What happened

Shares of XPO Logistics (NYSE:XPO) climbed 16.7% in July, according to data provided by S&P Global Market Intelligence, as the once high-flying transportation company is beginning to regain the confidence of Wall Street after a difficult six-month stretch. XPO still has a long climb ahead if it is to reach its previous highs, but the company -- and the stock -- seems to be moving in the right direction.

So what

XPO is an industry rollup and a longtime outperfomer that came crashing down to earth late last year and into 2019 following criticism from short-seller Spruce Point Capital followed by the disclosure in February that XPO had lost its largest customer. XPO shares lost about half of their value between Oct. 1 and the end of February, and its future as a consolidate machine was called into question by a March decision to off-load its chief operating officer.

An XPO semitruck driving along a coastal road.

Image source: XPO Logistics.

Investors in recent months have been slowly warming on the company, helped by an easing in trade tensions. July saw the momentum increase thanks in part to strong earnings from top-tier transport firms including J.B. Hunt Transport Services.

Wall Street analysts have also made the case that XPO's sell-off earlier in the year was overdone, with Deutsche Bank mid-month making the company a "catalyst call" buy based on the belief that XPO's second quarter would mark a positive inflection point for sentiment.

The company rewarded that optimism in early August by releasing second-quarter earnings that came in ahead of expectations despite what it called a "soft" operating environment, thanks to cost discipline that led to margin gains. XPO also tweaked full-year guidance, saying it now expects revenue to be flat in 2019 instead of up slightly. It also raised its free cash flow guidance, and raised the low end of its adjusted EBITDA forecast.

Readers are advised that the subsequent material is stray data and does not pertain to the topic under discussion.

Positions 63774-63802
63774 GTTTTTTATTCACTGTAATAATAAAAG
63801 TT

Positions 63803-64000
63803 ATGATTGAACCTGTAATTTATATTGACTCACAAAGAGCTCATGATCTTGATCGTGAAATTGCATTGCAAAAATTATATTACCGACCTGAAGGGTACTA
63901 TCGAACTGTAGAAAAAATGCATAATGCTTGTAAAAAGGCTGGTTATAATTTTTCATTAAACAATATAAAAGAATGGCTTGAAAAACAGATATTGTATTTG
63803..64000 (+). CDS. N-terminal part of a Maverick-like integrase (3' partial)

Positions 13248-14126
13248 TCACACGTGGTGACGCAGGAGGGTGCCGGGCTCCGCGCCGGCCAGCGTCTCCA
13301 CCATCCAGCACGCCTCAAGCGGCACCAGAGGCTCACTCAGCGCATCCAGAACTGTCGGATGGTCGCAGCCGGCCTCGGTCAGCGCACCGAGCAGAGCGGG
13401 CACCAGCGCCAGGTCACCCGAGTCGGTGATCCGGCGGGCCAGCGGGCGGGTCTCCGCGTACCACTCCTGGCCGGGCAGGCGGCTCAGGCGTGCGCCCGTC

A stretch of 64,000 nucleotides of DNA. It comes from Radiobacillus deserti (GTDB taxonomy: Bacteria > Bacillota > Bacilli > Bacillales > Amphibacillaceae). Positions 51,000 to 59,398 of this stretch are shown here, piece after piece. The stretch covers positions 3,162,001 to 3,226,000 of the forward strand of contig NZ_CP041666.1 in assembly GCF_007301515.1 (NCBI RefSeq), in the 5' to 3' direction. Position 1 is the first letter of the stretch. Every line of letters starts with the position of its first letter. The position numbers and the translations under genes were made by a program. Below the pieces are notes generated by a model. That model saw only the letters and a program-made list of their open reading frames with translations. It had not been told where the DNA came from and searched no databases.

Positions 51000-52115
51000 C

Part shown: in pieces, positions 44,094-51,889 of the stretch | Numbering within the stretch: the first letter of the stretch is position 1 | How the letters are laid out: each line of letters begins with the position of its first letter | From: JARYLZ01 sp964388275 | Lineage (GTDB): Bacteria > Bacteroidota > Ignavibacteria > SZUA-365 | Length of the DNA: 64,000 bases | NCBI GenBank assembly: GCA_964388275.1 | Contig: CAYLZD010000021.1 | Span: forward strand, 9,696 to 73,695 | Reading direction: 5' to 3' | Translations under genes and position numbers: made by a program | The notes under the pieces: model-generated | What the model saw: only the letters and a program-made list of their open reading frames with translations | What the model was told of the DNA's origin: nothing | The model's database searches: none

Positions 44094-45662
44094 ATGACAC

Now what

The earnings beat provided a temporary 10% pop for the shares, but renewed concerns about trade wars weighed on shares of transport companies in the days that followed, and XPO is currently about flat for the month. Until the U.S. and China can resolve their differences, it is going to be hard for any shipping company to consistently outperform.

The real question for XPO investors is whether the company can restart the M&A machine that helped power a 3,000% return for shareholders over a 10-year period ending last fall. As the dust settles from a difficult six-month stretch, XPO is reestablishing itself as a top transport company, but it has a lot of heavy lifting to do if it's going to return to being the type of outperformer that attracted so many growth investors in years past.